Many people have items that we have inherited from family members or collected from personal experiences. Whether they are old books, souvenirs from past vacations, or antique furniture, these items can take up a significant amount of space in a home. Why are they still around? Most of these items are unnecessary, but people find themselves unable to part with them.
These items can be classified into two categories: keep sakes and familiar objects. Sentimental keep sakes are items that have memories associated with them. For example, it may be a special tea cup that you remember your grandmother drinking out of when you went to visit her as a child. That item has a sentimental memory attached to it.
However, if the item has no memory but was touched or owned by someone, it is not a sentimental attachment. For example, if your grandmother had another tea cup that she always kept tucked in a cabinet, you do not have a sentimental attachment to it because you have no memories of it. There is a familiar relationship there, but no attachment.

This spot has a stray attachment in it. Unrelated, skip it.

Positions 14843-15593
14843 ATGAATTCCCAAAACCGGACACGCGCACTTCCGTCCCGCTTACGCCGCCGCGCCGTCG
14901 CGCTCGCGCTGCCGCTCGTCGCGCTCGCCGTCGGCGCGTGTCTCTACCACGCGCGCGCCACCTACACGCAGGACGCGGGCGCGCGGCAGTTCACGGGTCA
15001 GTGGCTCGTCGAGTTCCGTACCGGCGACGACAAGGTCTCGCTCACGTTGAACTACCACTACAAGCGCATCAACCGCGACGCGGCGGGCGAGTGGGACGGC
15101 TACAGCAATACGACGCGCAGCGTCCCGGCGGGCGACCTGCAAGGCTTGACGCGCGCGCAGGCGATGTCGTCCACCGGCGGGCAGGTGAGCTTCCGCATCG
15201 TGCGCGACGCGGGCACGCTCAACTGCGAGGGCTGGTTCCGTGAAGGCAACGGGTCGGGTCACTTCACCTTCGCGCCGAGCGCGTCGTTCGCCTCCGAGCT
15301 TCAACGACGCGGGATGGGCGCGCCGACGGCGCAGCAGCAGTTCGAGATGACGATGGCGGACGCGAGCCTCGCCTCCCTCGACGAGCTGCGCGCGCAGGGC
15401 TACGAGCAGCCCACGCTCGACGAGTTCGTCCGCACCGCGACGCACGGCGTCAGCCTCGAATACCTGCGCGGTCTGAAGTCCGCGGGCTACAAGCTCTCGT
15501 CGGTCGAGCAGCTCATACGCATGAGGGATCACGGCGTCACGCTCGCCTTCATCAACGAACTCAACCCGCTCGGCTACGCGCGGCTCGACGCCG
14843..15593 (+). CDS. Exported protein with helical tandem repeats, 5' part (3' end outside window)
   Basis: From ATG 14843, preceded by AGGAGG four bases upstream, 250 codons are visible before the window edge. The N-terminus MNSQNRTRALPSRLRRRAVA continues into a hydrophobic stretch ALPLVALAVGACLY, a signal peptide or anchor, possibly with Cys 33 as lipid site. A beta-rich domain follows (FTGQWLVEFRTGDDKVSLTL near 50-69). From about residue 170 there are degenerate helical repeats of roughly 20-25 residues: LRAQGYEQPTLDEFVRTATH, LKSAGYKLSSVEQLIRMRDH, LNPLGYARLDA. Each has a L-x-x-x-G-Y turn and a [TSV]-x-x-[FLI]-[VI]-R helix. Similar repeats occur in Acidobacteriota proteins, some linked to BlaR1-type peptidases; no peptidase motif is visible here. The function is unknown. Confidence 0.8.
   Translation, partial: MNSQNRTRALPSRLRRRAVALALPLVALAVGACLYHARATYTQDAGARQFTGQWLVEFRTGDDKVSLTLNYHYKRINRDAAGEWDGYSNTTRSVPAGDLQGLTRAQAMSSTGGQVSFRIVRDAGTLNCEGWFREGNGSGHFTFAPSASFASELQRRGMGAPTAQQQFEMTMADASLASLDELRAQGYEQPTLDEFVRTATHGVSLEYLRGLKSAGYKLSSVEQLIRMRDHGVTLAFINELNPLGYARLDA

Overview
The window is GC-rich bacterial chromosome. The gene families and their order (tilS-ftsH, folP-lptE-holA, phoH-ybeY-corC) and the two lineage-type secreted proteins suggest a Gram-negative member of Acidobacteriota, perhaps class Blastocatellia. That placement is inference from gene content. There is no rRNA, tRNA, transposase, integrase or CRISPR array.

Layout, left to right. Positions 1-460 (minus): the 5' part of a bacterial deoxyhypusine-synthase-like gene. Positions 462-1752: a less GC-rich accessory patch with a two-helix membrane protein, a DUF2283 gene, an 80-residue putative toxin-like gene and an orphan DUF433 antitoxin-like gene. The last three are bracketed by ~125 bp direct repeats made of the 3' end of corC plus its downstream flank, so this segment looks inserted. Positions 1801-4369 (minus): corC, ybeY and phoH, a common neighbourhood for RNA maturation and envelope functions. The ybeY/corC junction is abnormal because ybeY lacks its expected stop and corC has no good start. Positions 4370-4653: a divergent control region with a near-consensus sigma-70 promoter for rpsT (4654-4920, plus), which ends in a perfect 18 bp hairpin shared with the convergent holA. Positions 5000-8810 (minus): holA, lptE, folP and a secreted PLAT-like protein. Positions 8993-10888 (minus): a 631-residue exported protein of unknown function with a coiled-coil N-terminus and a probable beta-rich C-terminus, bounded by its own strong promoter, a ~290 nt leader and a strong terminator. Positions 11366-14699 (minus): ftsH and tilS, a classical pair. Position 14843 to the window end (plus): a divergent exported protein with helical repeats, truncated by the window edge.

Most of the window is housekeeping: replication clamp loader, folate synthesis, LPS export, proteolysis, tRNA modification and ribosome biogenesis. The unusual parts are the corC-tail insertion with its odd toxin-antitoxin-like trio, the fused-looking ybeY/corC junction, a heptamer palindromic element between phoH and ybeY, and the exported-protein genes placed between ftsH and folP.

In order to eliminate these items, people must determine if they are keepsakes or if they are just being held onto. If you have items that are just familiar, but have no real meaning attached to them, then there is no reason why you should keep them.
Keep sakes are difficult to deal with, because you must be willing to disassociate your memories with the items. It is important to not assign memories to one single object. These items are temporary and should not have the responsibility of holding a lifetime of memories. The experiences you remember and treasure from the past and present are your own, and you do not need to hold onto an object in order to honour and remember them.
If one of your objects were to break, you risk losing the connection you had with your memories, and as a result, risk losing the memories all together. It is better to hold onto these memories on your own, so you can ensure they will be with you always.